One classic symptom of control addiction is enabling.

Enabling is anything you do to solve a problem that ends up making the problem worse.

Like trying to put out a fire with gasoline.

Or scratching a rash left by poison ivy.

Or trying to get an alcoholic to stop drinking by hiding their booze or nagging them to enter treatment.

Or trying to improve communication with your kids by forcing them to talk to you.

Or trying to improve your marriage by reminding your spouse how disappointing and inadequate he/she is.

The forms it takes are infinite.

What they all have in common, though — and what makes them so difficult to stop — is that they gratify a short-term need.

The need to do something.

We hate feeling helpless.  We hate facing the fact that some problems we simply cannot solve.

So we cling to the illusion of control.

Maybe this time it will work, we tell ourselves.

Or Maybe if I try it this way.

Or This is too important.  I can’t do nothing.

Pass the gasoline.

6 responses to “Gasoline

  • Leslee

    You have a novel and well grounded approach to control addiction ( which I have lots of personal experience with). I would love to see you write a book. The field of psychotherapy could use a book that speaks to an endemic/ pandemic addiction with a fresh perspective.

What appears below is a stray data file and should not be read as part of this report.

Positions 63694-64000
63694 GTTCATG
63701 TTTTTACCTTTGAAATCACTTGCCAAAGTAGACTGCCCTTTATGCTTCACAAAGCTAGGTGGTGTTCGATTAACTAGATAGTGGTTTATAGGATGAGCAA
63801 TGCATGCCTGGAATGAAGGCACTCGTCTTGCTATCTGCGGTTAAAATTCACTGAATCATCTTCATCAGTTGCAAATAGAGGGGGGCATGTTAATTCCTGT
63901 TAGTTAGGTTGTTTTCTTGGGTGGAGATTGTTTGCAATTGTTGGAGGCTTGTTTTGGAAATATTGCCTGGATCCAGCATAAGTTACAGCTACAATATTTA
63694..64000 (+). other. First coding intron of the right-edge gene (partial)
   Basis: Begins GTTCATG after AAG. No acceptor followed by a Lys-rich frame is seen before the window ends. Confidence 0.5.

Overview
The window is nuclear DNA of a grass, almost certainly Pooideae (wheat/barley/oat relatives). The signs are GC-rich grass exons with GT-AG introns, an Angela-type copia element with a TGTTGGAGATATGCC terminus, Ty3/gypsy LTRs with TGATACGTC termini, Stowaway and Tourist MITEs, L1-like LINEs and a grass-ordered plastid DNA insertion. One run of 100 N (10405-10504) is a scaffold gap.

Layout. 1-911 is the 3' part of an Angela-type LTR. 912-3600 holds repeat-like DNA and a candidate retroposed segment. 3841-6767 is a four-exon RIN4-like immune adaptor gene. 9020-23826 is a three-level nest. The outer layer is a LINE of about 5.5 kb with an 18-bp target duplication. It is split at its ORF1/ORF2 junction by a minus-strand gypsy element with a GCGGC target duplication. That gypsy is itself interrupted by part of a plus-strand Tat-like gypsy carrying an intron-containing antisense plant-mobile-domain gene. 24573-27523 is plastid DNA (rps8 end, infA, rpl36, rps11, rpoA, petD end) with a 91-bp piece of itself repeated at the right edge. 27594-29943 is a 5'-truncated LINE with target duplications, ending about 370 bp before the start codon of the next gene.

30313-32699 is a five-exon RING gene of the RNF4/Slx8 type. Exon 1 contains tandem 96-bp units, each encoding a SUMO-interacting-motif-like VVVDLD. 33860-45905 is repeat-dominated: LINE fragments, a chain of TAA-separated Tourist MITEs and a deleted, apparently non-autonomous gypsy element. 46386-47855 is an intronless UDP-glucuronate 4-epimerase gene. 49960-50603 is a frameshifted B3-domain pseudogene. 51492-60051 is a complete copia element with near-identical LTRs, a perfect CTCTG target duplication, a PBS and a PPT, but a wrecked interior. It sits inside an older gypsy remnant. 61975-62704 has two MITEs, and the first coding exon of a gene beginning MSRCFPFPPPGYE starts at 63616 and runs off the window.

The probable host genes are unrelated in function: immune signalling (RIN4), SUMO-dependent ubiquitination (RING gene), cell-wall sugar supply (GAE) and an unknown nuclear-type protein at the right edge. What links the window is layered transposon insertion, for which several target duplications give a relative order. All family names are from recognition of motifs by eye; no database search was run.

• Steve Hauptman

      Thanks so much, Leslee.
      Your timing couldn’t be better.
      In fact I am writing a book, and plan to begin publishing it (or most of it) here on Monkeytraps, hopefully next month.
      Thanks for the encouragement. 🙂

  • Shankar

    Sir, can you elaborate with some examples on control addiction inflicted on the self by the self that is originating internally? The examples of spouse, kid, alcohol, poison ivy are external. Though, I understand, control addiction itself is theoretically an internal factor.

  • d00fus

    If you’re looking for suggestions for topics–how about one on communicating about a problem to a spouse. You’ve often spoke about unproductive methods. Let me give you a situation, if that makes it more concrete–how to tell a partner that he is being incredibly (illogically) controlling about finances.

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